At just over 300 nautical miles per day, the Henri Giffard XVI was the fastest luxury dirigible in the fleet. It was just before 8:00 pm on October 5th. Her captain was in the process of reviewing the final preparations for launch, and not a moment too soon, as far as he was concerned! Passengers rarely boarded in Port Bump, and it was his recommendation that this stop be excluded from all future voyages. After all, for years now it had been company policy that passengers remain on board while the ship took on supplies. Skipping this brief layover would allow him to reach his destination, just south of the equator, a half day sooner.
He was about to issue the order to shut the hatches and release the grappling lines when he spotted something of interest. Moving over to the glass and swivelling it to view the south he quite clearly saw two women running at a break-neck pace for the tower.
“Mr. McGregor,” he called over to the chief purser, all the while continuing to watch the approach of the two distant runners, “are we expecting any showgirls to be joining the complement from this stop?”
“No sir,” replied the purser who had joined at the captain’s side to watch the rapid approach of the two colourfully-dressed women. After a brief moment the purser noticed something more. “Look,” he called, pointing to a line of dust rising from the ground a short distance behind the women, “it appears they are being pursued by those savages from this Gods-forsaken Port.”
The captain shifted the angle of the glass. “Indeed you are correct Mr. McGregor.” The captain saw what appeared to be a mob of about a dozen angry men, two elephants, and a troll running about 300 metres behind the two women. The mob appeared to be gradually gaining on their quarry. “Keep the hatches unlocked until my word, Mr. McGregor.” instructed the captain without taking his eye from the glass. “I do hope they make it.”
Malus stared at the fire-grilled sausage wrapped in a fresh cornbread bun with a level of food-lust hitherto unheard of. He was about to sink his teeth into all that spiced-meaty goodness when he heard a tiny voice pipe-up: “Feed me.”
Malus looked down, his mouth still open, the sausage mere centimetres from meeting its final destiny. But then, before he could bring himself to consummate this epicurean union, he was staid by the sight of the most pitiful little waif he had ever seen in his life. She couldn’t have been more than four, with big blue eyes shining forth from a flawless little face, framed in wispy strands of mousy-brown hair. She was dressed in rags, her tiny, delicate fingers just poking out from under the large loose sleeves of her sweater.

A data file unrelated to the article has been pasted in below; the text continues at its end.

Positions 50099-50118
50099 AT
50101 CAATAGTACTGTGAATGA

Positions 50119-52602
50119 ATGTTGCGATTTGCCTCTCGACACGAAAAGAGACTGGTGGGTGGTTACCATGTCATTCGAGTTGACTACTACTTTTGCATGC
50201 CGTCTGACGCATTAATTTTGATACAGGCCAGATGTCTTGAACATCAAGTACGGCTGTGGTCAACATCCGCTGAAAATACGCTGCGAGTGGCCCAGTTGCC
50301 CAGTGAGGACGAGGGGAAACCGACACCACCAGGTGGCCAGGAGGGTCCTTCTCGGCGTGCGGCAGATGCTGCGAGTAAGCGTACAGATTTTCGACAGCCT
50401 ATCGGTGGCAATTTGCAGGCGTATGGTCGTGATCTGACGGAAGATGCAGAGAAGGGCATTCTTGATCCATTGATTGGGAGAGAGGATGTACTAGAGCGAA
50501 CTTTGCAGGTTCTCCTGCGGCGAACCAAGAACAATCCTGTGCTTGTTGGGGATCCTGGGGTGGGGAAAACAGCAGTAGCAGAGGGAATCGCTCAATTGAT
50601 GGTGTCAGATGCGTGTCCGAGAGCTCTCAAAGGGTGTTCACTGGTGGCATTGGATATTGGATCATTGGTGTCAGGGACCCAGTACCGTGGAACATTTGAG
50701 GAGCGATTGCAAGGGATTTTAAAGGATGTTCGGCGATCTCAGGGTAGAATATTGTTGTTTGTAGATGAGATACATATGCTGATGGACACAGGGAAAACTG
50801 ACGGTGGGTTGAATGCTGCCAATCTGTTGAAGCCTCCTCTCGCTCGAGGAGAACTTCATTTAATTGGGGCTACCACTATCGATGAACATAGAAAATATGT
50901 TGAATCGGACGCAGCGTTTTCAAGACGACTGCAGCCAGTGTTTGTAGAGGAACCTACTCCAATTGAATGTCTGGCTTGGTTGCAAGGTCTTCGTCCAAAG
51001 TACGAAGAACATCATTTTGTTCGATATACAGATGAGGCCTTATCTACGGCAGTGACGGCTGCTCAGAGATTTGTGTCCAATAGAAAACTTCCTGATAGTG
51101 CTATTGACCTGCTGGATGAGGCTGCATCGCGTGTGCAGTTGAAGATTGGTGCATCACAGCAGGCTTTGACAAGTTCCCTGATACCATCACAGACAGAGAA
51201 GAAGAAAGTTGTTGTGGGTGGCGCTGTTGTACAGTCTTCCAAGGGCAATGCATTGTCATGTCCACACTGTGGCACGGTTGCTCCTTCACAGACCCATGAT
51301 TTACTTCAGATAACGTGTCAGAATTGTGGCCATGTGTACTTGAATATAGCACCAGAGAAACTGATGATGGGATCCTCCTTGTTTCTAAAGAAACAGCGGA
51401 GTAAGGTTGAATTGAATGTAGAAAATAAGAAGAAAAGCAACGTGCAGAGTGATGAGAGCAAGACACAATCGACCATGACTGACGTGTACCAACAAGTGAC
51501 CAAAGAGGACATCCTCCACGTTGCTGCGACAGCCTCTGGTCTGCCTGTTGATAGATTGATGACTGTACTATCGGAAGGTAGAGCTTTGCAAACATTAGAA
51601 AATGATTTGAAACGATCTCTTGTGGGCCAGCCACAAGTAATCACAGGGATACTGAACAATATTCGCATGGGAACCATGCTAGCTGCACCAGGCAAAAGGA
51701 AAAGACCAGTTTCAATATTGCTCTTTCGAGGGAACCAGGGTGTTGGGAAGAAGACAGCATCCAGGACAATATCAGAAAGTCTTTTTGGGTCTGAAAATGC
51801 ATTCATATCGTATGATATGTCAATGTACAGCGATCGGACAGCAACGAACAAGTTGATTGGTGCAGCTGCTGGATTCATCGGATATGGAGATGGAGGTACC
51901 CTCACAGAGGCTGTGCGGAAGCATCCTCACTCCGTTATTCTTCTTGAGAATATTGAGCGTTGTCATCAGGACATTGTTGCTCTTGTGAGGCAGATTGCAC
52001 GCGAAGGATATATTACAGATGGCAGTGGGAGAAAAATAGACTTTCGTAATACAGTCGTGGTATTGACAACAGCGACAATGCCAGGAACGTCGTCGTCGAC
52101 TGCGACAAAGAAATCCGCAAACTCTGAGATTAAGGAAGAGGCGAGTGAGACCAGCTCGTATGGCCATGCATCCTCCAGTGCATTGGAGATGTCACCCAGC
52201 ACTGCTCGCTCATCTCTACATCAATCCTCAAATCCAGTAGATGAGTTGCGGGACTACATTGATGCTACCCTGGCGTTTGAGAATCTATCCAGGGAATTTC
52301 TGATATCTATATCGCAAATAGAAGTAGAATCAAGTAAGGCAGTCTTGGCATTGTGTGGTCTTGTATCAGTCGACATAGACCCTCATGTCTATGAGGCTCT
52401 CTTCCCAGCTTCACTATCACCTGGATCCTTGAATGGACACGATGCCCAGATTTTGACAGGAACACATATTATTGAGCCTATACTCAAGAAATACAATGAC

“Feed me.” the child said again. “I is so hungry mister. I ain’t ate in nearly two days.” A single tear fell from the child’s eye, carving a path through the soot that darkened her cheeks.
“Don’t you listen to her mister.” warned the toothless old lady behind the sausage stand. “She ain’t what she seems. That child is the very spawn of evil, you mark my words.”
“My good lady,” Malus said with great indignation on behalf of the child, “As anyone can plainly see this child is neglected and half starved. Have you no compassion? Where is your pity?” Ignoring the calling whistle from the train behind him, Malus turned to the tiny child.
“Don’t you feed her!” the lady called again in warning, starting to back away from the sausage-wagon as if she meant to turn and run.
“Here child,” said Malus, resigning himself to purchasing a second sausage (likely half as good and twice as much) from a concession stand at the airfield. “Take mine.” he said with a smile crouching down and handing the sausage and bun to the beautiful little urchin.
From his seat aboard the train, Emerson had watched the exchange, a smile spreading across his face as well as his heart. He turned to find the conductor at the far end of the car. “My good man,” he called out, “if you could wait but a moment more. My squire is just in the process of carrying out a deed of a most chivalrous nature. You most certainly…” the sentence hung forever incomplete. For at that moment, with a casual glance back to the sausage wagon, Emerson saw his squire Malus, sword in hand, in a life and death battle with what appeared to be a 7-foot troll. The conductor, having caught sight of the amazing altercation as well, began blowing repeatedly upon the whistle which hung about his neck.
“No wait!” called Emerson standing now in the aisle, “surely there are men aboard who might be willing to offer assistance.”
“Sir, sit down or get off the train, but make your decision fast.” The train lurched as the breaks were released. Slowly the train began to move forward along the tracks. Emerson grabbed the bags and jumped to the platform at a loss as to how he was going to be of any assistance what-so-ever. In a complete act of desperation he ran to the now abandoned sausage wagon and began to fling fire-grilled sausages at the creature who was menacing Malus with increasing intensity. As if to illustrate what it would do should it get its hands around Malus’s throat, it caught one of the sausages and squeezed, only to let out an astonished bellow of pain as hot sausage grease trickled down through the hairs of its bare arm. Emerson and Malus took the distraction as an opportunity to run for their lives down the muddy main street of Bump.